All three of these forms of kin support enhance an individual’s overall resources. Housing support enables families to pool resources and share expenses. Cash provides a direct, additional source of income. Childcare provided by a family member allows a parent to work, increasing their earnings while also saving money on the high costs associated with daycare or babysitting.

The receipt of kin support often serves as an indicator of socioeconomic vulnerability. Demographically and economically disadvantaged populations, such as Blacks, Hispanics, and single mothers, receive assistance from family members at high rates. However, the type of resources transferred, the value of the support, and expectations of reciprocity all vary depending on the overall socioeconomic status of the family network. 

The period of time after a birth represents a distinctive place in the lifecourse, in which mothers are drawing on high levels of support. These findings, however, demonstrate that some racial groups experience need, and are expected to reciprocate support, at higher levels than others.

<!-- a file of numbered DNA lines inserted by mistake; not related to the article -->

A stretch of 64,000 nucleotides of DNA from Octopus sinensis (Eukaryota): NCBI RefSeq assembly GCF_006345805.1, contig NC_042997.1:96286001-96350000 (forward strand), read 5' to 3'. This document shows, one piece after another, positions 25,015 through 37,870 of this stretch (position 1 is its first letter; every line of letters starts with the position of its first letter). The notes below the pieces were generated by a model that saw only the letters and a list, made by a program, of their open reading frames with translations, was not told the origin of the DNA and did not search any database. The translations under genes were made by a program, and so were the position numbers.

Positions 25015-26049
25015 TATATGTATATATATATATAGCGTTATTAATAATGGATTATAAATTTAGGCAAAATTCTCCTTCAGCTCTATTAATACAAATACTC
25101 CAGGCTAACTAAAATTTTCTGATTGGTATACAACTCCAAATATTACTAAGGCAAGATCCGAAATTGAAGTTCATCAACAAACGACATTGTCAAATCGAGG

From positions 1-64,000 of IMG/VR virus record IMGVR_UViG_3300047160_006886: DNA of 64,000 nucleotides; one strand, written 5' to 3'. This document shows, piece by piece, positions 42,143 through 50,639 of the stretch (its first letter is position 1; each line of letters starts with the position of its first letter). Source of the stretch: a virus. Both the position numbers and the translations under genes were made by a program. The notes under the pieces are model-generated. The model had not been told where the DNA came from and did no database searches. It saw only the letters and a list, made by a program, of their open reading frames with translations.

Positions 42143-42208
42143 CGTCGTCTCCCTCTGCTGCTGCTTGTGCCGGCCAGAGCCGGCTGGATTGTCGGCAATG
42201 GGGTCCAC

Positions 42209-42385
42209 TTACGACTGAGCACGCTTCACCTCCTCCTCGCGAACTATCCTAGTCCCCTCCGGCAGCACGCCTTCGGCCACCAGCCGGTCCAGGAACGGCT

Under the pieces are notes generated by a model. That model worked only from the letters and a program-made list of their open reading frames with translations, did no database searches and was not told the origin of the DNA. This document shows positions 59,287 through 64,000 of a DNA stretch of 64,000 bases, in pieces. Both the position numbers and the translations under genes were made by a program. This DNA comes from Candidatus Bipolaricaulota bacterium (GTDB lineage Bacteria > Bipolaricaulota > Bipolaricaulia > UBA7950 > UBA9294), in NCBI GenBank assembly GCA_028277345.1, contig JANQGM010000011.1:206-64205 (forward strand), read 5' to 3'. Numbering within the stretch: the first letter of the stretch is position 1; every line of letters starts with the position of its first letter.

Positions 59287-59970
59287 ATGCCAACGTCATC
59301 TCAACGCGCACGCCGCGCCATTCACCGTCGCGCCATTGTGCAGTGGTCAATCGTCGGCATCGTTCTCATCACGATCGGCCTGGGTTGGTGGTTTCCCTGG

Source: Author’s calculations from the Fragile Families and Child Wellbeing Survey Year-One Follow-Up, Princeton University Office of Population Research.

For poorer family networks, mutually sharing resources serves as a way to cope with poverty. Rates of reciprocity are high within these families, and extended family members both receive and give resources. For example, individuals can both receive and give money to other family members, and they can reside as either a “guest” or a “host” when sharing housing.[5]  
In more advantaged family networks,  individuals often receive help from comparatively better-off relatives. Help often comes in the form of direct cash transfers.[6] Adults embedded in relatively better-off family networks have this advantage, and receive a greater net benefit from the kin support they receive. 

New Mothers and Family Support

Mothers who recently gave birth, a demographic group with high levels of need,[7] show the difference kin support can make. Data from the Fragile Families and Child Wellbeing Survey, which includes a high number of unmarried mothers, shows that 57 percent of mothers receive residential, financial, or childcare support from family members during the first year of their child’s life.[8]